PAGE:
Lebanese authorities have spent the past year shamelessly obstructing victims’ quest for truth and justice following the catastrophic port explosion in Beirut, said Amnesty International ahead of the one-year anniversary of the blast.
More than 217 people were killed and 7,000 injured when 2,750 tons of ammonium nitrate exploded in Beirut’s port on 4 August 2020. The blast displaced 300,000 people and caused widespread destruction and devastation, damaging buildings up to 20km away.
Throughout the year, the Lebanese authorities’ relentless efforts to shield officials from scrutiny have repeatedly hampered the course of the investigation. Authorities dismissed the first judge appointed to the investigation after he summoned political figures for questioning, and have so far rejected the new investigative judge’s requests to lift MPs’ immunity and to question senior members of the security forces in connection with the tragedy.
“The Beirut blast, one of the largest non-nuclear explosions in history, inflicted widespread devastation and caused immense suffering. Lebanese authorities promised a swift investigation; instead they have brazenly blocked and stalled justice at every turn, despite a tireless campaign for justice and criminal accountability by survivors and families of victims,” said Lynn Maalouf, Deputy Director for the Middle East and North Africa at Amnesty International.
“The Lebanese government tragically failed to protect the lives of its people, just as it has failed for so long to protect basic socio-economic rights. In blocking the judge’s attempts to summon political officials, the authorities have struck yet another blow to the people of Lebanon. Given the scale of this tragedy, it is astounding to see how far the Lebanese authorities are prepared to go to shield themselves from scrutiny.”
As the first anniversary of the blast approaches, deeply traumatized residents of Beirut are still reeling from its catastrophic impact.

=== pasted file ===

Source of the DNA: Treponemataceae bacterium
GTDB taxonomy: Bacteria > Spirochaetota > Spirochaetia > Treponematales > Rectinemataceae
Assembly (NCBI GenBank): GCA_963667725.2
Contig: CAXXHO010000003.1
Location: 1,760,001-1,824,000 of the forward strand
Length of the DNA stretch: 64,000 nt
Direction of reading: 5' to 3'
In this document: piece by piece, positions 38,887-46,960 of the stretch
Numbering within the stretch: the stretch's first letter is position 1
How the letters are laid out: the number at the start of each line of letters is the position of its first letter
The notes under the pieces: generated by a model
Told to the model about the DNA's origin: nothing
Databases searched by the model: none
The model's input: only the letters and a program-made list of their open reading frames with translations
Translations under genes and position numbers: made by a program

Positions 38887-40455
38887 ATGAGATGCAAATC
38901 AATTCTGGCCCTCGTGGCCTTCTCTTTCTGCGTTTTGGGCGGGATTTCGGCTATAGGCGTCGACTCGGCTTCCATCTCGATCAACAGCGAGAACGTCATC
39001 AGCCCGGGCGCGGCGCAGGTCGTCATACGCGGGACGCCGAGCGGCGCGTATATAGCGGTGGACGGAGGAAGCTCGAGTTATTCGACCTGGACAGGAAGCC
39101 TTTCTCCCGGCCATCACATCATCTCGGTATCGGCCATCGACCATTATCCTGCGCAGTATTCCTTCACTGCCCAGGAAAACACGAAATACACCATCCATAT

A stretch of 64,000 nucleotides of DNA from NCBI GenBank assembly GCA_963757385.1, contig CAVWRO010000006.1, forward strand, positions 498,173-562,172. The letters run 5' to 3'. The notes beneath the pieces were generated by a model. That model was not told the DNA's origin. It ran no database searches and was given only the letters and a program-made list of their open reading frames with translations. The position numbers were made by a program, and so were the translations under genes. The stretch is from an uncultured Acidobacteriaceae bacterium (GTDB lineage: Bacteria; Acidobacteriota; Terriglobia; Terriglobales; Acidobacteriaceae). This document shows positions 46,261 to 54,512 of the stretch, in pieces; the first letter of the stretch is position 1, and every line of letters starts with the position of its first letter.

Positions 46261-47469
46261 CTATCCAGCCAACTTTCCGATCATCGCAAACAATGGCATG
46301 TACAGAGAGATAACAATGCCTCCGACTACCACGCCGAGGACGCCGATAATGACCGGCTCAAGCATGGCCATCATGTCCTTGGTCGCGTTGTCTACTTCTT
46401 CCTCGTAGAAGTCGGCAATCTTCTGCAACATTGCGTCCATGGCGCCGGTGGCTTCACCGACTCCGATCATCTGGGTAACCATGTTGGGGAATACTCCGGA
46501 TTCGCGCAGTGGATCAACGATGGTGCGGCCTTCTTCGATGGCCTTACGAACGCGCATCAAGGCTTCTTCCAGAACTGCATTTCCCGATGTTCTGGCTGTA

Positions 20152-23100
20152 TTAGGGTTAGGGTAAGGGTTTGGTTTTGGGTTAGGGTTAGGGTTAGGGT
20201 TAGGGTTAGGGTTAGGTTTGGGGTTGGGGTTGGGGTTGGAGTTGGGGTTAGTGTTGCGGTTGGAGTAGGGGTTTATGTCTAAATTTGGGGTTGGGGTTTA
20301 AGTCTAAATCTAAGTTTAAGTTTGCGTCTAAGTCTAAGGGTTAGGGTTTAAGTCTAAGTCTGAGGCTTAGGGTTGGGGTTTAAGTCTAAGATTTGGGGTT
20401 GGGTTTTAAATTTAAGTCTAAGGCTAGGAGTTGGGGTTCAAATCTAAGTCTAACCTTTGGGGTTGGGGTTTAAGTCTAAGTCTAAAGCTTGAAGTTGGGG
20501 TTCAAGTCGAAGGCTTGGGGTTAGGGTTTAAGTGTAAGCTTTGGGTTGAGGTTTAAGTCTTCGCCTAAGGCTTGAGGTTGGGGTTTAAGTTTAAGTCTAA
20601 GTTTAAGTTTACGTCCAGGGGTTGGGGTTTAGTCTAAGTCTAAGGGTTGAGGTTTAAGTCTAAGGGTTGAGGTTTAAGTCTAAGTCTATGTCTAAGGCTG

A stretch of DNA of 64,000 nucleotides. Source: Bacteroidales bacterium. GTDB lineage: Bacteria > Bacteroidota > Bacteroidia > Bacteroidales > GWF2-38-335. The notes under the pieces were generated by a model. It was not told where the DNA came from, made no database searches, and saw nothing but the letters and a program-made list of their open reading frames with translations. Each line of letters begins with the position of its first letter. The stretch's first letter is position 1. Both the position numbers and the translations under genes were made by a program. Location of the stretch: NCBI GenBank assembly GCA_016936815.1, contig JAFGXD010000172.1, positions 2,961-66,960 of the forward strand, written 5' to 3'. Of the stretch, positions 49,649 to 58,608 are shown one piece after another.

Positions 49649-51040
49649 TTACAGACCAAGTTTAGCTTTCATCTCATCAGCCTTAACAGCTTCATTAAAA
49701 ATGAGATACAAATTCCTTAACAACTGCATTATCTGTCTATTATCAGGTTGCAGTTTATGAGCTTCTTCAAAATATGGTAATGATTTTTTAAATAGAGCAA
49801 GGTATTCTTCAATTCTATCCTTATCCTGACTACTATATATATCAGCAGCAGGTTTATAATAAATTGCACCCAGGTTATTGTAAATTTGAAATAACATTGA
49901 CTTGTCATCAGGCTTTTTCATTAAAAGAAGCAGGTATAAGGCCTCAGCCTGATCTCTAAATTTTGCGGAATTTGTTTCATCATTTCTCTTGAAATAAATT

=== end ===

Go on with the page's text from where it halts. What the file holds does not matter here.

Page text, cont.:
Mireille Khoury, whose 15-year-old son Elias died of injuries sustained in the explosion, described the horrific events of that day to Amnesty International:
“The day of 4 August seemed like the end of the world. We thought it was just a fire… I passed out and then woke up to find my house in ruins. My daughter asked me what happened. She was injured and I was injured too. I rushed outside and found my son on the staircase injured and covered with blood… On that day, they ruined our lives,” she said
“If Lebanese authorities allow this crime to pass without accountability, they will go down in history in the most horrendous manner,” she said, adding that she believes an international investigation is the only means to deliver justice.
Leaked official documents indicate that Lebanese customs, military and security authorities, as well as the judiciary, had warned successive governments of the dangerous stockpile of explosive chemicals at the port on at least 10 occasions in the past six years, yet no action was taken. The President also stated that he had knowledge of the danger but had “left it to the port authorities to address.”
Despite this, MPs and officials have been claiming their right to immunity throughout the investigation. This tactic has been used repeatedly in a decades-long context of post-conflict amnesty in Lebanon, effectively shielding suspected perpetrators of serious crimes under international law, and denying thousands of victims any form of acknowledgment, let alone justice.
Obstruction of justice